[Tutorial] Buttons (Beginner)

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There aren’t enough tutorials on this site, so I’m going to write a few over the next couple of weeks, if no-one minds. I apologise in advance if any Actionscript given is all squished up and unreadable, I haven’t yet got the hang of this textile stuff…

ANYWAYS, todays tutorial is about buttons. Every Flash developer should learn about buttons, as they are incredibly useful to allow the user basic interactivity with your game or movie.

Creating a button
Draw something on the stage. Highlight it. Right click > convert to symbol. In the dialogue box that comes up, select ‘button’. You’ve created a button, huzzah.

Editing a button
Double click on it to edit it. You’ll see that the timeline looks slightly different from the main timeline, this is because the different frames have different purposes within your button.

  • Frame 1 is what will be displayed when the cursor is not touching the button
  • Frame 2 is what will be displayed when the cursor hovers over the button
  • Frame 3 will be displayed while the button is being pressed
  • Frame 4 is the ‘solid’ area of your button. It will not be visible to the user. This frame defines how big and what shape the clickable area of the button is. If you’re unsure what it does, experiment.

Draw on the frames like you would on the main timeline. Fairly obvious :)

Basic button actions
This is an example of what actions might be on a button which pauses a movie:

on(release){
stop();
}

It’s simple stuff when you get the hang of it. Now to explain that code.

on(release){ This is the ‘event handler’. It says when the actions should be triggered. In this case, it specifies that the actions should be triggered when the button is released from being clicked on. All button actions need to be contained in event handlers.

stop(); This is the function that happens when the event is triggered. In this case, it stops the playing of the main timeline. There are thousands of different functions and operations which can be performed.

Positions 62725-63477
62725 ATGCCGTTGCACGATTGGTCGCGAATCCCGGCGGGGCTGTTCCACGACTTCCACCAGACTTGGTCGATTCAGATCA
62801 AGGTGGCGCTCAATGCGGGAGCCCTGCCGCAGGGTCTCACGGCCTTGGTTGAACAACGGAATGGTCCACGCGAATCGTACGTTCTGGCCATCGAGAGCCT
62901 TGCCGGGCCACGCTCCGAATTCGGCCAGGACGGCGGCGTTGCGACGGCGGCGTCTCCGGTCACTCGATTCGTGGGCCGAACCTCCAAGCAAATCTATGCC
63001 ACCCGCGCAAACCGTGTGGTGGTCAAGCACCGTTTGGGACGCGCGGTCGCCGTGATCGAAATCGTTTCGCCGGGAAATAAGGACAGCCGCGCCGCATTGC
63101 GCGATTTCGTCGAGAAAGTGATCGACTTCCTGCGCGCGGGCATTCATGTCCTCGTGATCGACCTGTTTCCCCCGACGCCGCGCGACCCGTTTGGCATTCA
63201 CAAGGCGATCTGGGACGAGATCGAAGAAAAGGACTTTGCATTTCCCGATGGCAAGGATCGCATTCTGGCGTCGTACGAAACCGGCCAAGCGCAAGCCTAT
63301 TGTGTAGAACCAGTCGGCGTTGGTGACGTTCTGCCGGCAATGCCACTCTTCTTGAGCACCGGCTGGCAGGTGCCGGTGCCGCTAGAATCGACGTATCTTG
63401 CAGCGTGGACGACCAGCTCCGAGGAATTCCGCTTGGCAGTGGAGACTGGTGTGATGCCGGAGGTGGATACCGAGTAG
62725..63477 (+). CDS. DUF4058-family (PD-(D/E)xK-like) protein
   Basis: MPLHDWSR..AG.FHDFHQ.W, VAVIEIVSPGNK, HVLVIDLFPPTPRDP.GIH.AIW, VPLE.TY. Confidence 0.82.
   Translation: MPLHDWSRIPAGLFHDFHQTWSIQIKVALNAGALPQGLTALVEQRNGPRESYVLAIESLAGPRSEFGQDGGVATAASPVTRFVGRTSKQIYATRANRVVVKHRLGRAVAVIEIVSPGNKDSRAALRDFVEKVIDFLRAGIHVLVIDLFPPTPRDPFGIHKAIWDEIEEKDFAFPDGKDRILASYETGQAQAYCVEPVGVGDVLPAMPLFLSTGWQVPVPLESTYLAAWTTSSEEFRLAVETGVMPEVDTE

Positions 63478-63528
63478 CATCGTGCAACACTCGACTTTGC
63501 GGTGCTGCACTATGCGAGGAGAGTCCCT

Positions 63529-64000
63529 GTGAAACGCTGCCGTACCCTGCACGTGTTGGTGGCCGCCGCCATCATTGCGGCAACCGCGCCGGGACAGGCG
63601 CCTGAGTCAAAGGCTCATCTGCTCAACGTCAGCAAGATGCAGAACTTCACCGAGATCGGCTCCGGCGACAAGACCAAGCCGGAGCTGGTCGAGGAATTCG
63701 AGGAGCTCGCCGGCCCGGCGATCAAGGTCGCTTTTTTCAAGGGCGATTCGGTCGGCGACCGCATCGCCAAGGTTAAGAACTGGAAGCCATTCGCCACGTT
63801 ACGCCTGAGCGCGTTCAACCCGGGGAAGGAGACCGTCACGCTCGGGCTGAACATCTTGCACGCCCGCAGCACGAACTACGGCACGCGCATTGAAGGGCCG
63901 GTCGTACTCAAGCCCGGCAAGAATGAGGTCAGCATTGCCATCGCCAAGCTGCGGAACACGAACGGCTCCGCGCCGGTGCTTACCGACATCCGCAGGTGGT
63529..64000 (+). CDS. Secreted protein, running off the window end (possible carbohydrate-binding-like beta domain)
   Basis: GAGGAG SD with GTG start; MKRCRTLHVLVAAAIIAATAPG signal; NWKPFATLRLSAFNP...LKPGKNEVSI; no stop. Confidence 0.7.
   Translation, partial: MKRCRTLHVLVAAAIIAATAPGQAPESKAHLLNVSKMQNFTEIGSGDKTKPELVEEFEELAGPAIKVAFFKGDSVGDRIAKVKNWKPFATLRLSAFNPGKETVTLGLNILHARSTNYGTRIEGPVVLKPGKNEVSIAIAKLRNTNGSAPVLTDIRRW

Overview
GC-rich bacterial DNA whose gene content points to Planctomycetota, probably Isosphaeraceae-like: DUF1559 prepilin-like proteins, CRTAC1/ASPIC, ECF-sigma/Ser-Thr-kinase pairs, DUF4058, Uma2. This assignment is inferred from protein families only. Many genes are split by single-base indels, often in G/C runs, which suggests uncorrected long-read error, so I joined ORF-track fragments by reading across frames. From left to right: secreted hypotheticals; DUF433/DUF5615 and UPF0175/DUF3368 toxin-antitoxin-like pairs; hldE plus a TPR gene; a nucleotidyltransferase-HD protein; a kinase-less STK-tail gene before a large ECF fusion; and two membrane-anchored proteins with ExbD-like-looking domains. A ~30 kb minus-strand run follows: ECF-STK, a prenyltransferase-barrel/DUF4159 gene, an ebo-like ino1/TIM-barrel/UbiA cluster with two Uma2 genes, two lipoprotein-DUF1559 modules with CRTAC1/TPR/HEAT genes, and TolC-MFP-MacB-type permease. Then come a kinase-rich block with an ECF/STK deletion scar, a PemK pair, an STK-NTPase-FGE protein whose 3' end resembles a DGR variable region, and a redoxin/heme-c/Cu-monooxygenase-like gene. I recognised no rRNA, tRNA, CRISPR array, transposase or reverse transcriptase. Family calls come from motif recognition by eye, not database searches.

} This curly bracket indicates the end of a block of code. In this case, it signifies the end of the on(release) block.

So that’s that code explained. But you want to write your own, specific to what you want the button to do…

Event Handlers
…say when the actions should be triggered. A list of common event handlers for buttons:

  • on(release){ Triggers the actions when the button is released after being clicked
  • on(press){ Triggers the actions when the button is clicked on
  • on(releaseOutside){ Triggers the actions when the button is clicked on, and then the cursor is dragged out of the button area before being released
  • on(rollOver){ Triggers the code when the cursor touches the button
  • on(rollOut){ Triggers the code when the cursor stops touching the button

Event handlers have to have an opening curly bracket ({) after them, and a closing curly bracket (}) to show the end of the actions governed by that handler.

Actions
…are what happens when the button is pressed, released, touched, etc.
There are thousands of possible actions, but this is a brief list of the ones you will be most likely to use:

  • play(); Causes the main timeline to progress through the frames, i.e, play the movie
  • stop(); Causes the main timeline to pause
  • gotoAndPlay(frame); Causes the timeline to skip to, and continue playing from, a specified frame. This can be a frame number or the name of the frame, for example, gotoAndPlay(17); or gotoAndPlay(“main_menu”);